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Arrowmont: after 25 years, I am returning to the place where it all started for me as a fiber artist. That embarrassing picture is me, Amber O’Harrow (then Amber Wood), with my first weaving, turned into a bag. Let’s see where my journey has led me since then, as I follow my guide, Pat Hickman on an exploration of fiber sculpture at Arrowmont School of Arts and Crafts.
Location: Arrowmont School of Arts and Crafts, Gatilinburg, TN
Latest Activity: Mar 27
My name is Amber O’Harrow, and I am fortunate to be awarded the 2014 Crafthaus Workshop Scholarship to study at Arrowmont School of Arts and Crafts from the 20th to the 26th of July. Thank you to Nick DeFord and the Arrowmont School of Arts and Crafts for their great generosity in offering me this wonderful opportunity! Thank you, also, to Brigitte Martin and Crafthaus for offering so many wonderful opportunities, such as this one, on Crafthaus.ning.com!
I am no stranger to Arrowmont. I spent the better part of my summer there, in 1989, studying weaving, silk painting and pastel drawing. I remember the beautiful surroundings, positive atmosphere, and most importantly, the amazing food…Southern cooking at its best!
I particularly remember my fiber classes, as they had a great impact on my life. I was headed to Rhode Island School of Design that autumn to study painting. Halfway through my weaving class at Arrowmont, having totally and utterly fallen in love with fiber, I called RISD and changed my major to Textiles. I work in many mediums now, but my connection to fiber in my work, has remained strong.
I was able to study with wonderful professors at Arrowmont. My weaving teacher was Clare Verstegen, who has been a Professor of Art at Arizona State University since 1989. She is a Cranbrook graduate and has exhibited her work all over the world, including at the Kyoto Art Museum and the Museum of Craft and Design in New York City. I enjoyed her class very much and made my first three fiber pieces, a rag-weave purse and two small tapestries of the Smokey Mountain scenery. I remember, fondly, of climbing under the quilting tables of Nancy Crow’s class to get scraps for my rag-weaving.
A weaving I did in Clare's weaving class at Arrowmont, 1989
Ed Lambert was my teacher for silk painting. He was a Professor of Art at the University of Georgia, a graduate of Cranbrook, and a very important figure in the American fiber art and surface design community. Ed passed away a few years ago, but I remember both him and his fun class very well. I painted several silk scarves, using his ingenious stretching technique to secure the scarves while they were painted.
A scarf I painted in Ed's silk painting class at Arrowmont, 1989
This time around, I will be studying with Patricia Hickman in a class she has titled “Fiber Sculpture: Structure and Skin.” Pat is a Professor Emeritus of Art at the University of Hawai’i and received her M.A. from the Univeristy of California at Berkeley. Her work is in many important museums and she exhibits her work, regularly, at the Phoenix Gallery in New York City.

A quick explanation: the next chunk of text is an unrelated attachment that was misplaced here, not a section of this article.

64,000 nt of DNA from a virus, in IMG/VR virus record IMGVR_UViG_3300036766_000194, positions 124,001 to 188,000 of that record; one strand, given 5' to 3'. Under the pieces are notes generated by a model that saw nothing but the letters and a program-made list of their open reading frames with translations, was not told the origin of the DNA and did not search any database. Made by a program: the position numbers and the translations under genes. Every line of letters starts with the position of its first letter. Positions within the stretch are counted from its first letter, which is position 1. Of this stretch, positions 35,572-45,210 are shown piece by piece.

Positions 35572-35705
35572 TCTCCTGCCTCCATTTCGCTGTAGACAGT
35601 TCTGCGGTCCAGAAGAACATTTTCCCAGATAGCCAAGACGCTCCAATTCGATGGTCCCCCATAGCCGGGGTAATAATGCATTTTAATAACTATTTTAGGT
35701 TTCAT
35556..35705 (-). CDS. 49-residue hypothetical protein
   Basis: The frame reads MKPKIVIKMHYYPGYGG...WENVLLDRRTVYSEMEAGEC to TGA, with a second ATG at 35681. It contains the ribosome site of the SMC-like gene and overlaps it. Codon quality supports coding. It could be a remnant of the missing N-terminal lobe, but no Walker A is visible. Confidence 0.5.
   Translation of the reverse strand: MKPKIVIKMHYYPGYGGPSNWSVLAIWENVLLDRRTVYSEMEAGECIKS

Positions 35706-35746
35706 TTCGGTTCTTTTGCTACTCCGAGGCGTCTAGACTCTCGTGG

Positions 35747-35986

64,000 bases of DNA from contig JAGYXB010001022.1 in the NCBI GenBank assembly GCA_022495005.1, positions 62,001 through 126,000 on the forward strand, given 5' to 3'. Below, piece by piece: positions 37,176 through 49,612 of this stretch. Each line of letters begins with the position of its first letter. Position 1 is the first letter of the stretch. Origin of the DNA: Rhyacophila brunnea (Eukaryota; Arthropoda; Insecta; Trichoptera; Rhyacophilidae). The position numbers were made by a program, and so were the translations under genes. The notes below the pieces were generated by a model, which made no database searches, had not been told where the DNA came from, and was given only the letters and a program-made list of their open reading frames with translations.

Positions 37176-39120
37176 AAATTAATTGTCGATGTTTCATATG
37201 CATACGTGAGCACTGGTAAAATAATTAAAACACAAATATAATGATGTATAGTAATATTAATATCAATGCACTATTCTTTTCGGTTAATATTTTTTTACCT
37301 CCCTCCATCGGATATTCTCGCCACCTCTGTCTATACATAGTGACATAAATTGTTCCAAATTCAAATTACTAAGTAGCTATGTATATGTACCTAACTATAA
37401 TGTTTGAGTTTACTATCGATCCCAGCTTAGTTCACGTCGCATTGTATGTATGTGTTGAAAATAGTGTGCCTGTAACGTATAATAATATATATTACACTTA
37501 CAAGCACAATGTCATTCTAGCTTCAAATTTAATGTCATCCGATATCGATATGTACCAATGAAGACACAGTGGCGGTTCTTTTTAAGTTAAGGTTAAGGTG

Artwork by Pat Hickman
Studying with Pat Hickman will be an enlightening experience for me. Although my work has become three-dimensional in many mediums, I have never formally studied fiber in three-dimensions and I look forward to learning a great deal form Pat on fiber structure in that form. I will be blogging about my experience in her class and about my time at Arrowmont this summer. I look forward my week and Arrowmont and I hope you will enjoy following my journey as I make explorations into fiber sculpture!
We started our last day as we always do, with a slide presentation. Pat showed us interesting slides of native Alaskans drying gut, as well as wonderful works, using skins and other animal parts.The ceramic pot shown below is covered in dried cow’s stomach; disgusting and beautiful!This basket uses fish skin:After the slide show, we continued to work on finishing projects:I had some time to look at some of the books that Pat had brought with her. Below, is a catalogue from a show that Pat Hickman curated. The image inside the book is of a woman carrying dried gut to put away until needed to sew into waterproof suits.We met around the table one last time to share a few more thoughts on our work and the class.…Continue
Day 5 was an interesting day of looking at and discussing what we have created so far. We continued to work but it was nice to pause and see what has been accomplished. Here are a couple of shots of our ‘critique’:We also continued to investigate ideas and study slides to other artists work.The collaboration piece between Pat Hickman and David Bacharach was completed. By shining a light into the piece, they were able to create more pattern and movement through the holes that had been made.I completed my ‘Hog House’, which was encased in hog gut, as well as some quilt and feed bag sausages.Tonight we had presentations by the studio assistants and were able to tour the other studios to see what the other classes have gotten up to. Tomorrow will be our last day in the studio. Most of the gut has been used up, so most of us will be working on our netting techniques. Dinner was very good tonight!:…Continue
Day 4 was an exciting day of gut experimentation. We started by looking at and handling some of Pat Hickman’s work:Then the class got started on all sorts of gut-related projects. Here are just a few:Once done, everything goes into the drying closet, where you can see the gut netting, shown above, has dried. I spent the day finishing up a few gut pieces and working on my quilt barn, that I plan to cover in gut. Dinner was an indoor picnic, since we had some rain. Excellent hamburgers: The studio was still busy after dinner. While we worked, Pat began a collaboration with one of the other teachers, who is a metal artist. He made a form in barbed wire, which Pat…Continue